Stevens expert on self-driving cars earns seat among nation’s brightest engineers
Stevens’ Yeganeh Hayeri, an expert on autonomous vehicles and level three automation, selected among 82 of the nation’s brightest engineers in academia, industry and government
Since joining Stevens Institute of Technology, Yeganeh Hayeri has been studying the impact of driverless cars and automated technologies on transportation, human behavior, the environment and society. This work has earned her an invitation to the National Academy of Engineers Frontiers Symposium, where 82 of the nation’s brightest, early-career engineers across academia, industry and government will come together for the two-and-a half day event.
The 2019 frontiers symposium will be hosted by Boeing South Carolina in North Charleston, Sept. 25-27, and will cover cutting-edge developments in four areas: advanced manufacturing in the age of digital transformation; engineering the genome; blockchain technology, and self-driving cars: technology and ethics.
In the field of self-driving cars, Hayeri, whose work lies at the intersection of civil and environmental engineering and public policy, studies level three automation – loosely defined as when a car can function without human interference but a driver should be ready to take over when needed. “If you are in a situation where the car needs your help, you need to be ready,” she said.
The Society of Automotive Engineers published a sliding scale that ranked cars on their level of autonomy. The scale is adopted by the U.S. Department of Transportation’s National Highway Traffic Safety Administration. Cars at level five would drive as well as or better than humans, smoothly adapting to rapid changes in their environments, like swerving cars or stray pedestrians. This would require the vehicles to make value judgments: if a car detects a sudden obstacle–a jackknifed truck–should it hit the truck and kill its own driver, or should it swerve onto a crowded sidewalk and kill pedestrians? A human driver might react randomly, but the response of a driverless car would have to be programmed ahead of time. What should we tell the car to do? “This is where ethics come to picture,” said Hayeri.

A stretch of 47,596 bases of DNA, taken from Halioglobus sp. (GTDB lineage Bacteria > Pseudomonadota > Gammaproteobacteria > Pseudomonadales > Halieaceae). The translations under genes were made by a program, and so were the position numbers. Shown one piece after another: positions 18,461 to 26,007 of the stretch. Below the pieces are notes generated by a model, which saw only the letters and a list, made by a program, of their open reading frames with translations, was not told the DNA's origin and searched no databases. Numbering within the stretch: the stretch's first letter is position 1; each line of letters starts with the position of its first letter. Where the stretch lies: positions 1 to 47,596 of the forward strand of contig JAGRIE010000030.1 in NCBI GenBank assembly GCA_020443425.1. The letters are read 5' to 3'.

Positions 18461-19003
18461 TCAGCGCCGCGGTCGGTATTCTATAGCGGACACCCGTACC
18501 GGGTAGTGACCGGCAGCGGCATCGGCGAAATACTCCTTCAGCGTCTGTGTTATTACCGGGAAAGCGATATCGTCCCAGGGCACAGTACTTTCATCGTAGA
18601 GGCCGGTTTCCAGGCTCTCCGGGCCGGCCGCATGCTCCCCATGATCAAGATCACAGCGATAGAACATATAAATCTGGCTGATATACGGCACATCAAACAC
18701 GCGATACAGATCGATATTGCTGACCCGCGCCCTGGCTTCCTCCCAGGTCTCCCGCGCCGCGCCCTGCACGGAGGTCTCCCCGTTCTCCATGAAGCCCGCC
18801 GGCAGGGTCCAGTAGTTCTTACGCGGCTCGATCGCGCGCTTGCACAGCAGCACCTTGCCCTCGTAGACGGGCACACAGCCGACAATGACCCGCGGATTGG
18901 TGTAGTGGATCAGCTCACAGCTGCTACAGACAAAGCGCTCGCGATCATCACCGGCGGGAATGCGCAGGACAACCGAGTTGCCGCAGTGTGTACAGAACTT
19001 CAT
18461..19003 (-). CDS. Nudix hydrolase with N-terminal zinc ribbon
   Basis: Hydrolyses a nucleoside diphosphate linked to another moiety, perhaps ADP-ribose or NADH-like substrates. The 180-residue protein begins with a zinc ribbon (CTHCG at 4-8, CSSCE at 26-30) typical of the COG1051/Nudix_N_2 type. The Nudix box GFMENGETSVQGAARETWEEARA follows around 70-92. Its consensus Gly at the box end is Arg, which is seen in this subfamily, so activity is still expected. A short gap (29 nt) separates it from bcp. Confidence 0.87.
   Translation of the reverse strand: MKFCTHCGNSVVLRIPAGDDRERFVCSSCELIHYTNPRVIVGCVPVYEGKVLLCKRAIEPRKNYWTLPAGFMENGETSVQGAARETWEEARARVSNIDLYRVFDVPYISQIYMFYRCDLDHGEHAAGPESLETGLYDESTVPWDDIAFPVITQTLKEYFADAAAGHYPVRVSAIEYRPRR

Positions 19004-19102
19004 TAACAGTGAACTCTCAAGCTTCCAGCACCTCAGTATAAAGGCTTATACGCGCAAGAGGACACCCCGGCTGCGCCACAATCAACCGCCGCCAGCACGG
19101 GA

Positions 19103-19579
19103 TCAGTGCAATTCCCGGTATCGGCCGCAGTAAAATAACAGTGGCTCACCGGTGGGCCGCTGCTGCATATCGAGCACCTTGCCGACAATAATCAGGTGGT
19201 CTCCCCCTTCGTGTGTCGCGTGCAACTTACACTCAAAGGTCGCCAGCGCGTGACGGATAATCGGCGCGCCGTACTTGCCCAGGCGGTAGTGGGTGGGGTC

Level three automation is equally fraught with ethical dilemmas, but the ethical considerations rest entirely on the shoulders of the rider. How would humans respond during potentially fatal collisions and what would they do in critical situations where a sensor fails to function properly? Hayeri has conducted surveys to gauge how drivers rate themselves on their temperament, driving style and confidence to react at a moments’ notice – “how long do they think it would take them to take over control of the car?” she asked, noting “the gender disparities are eye-opening.”
The work, which forces us to make our underlying moral calculations explicit, can help inform policy makers as autonomous vehicles become more mainstream in the upcoming decades.
In addition to studying the ethics and policy consideration of level three driverless cars, Hayeri has been one of the firsts to look at the energy impact on lower levels of automation and individual technologies that are already introduced in many of our cars, pickup trucks and sport-utility vehicles. She found that individual technologies such as time-mapping and route optimization, lane-keeping warnings, and various forms of cruise control, among other technologies, translates into $6.2 billion in the U.S. on fuel-cost savings alone.
Hayeri, an assistant professor at Stevens School of Systems and Enterprise, has worked closely with departments of transportation to advise on the impact driverless cars will have on state infrastructure such as roads, bridges and traffic signals, and how they can affect drivers license training and issuing, law enforcement and traffic operations.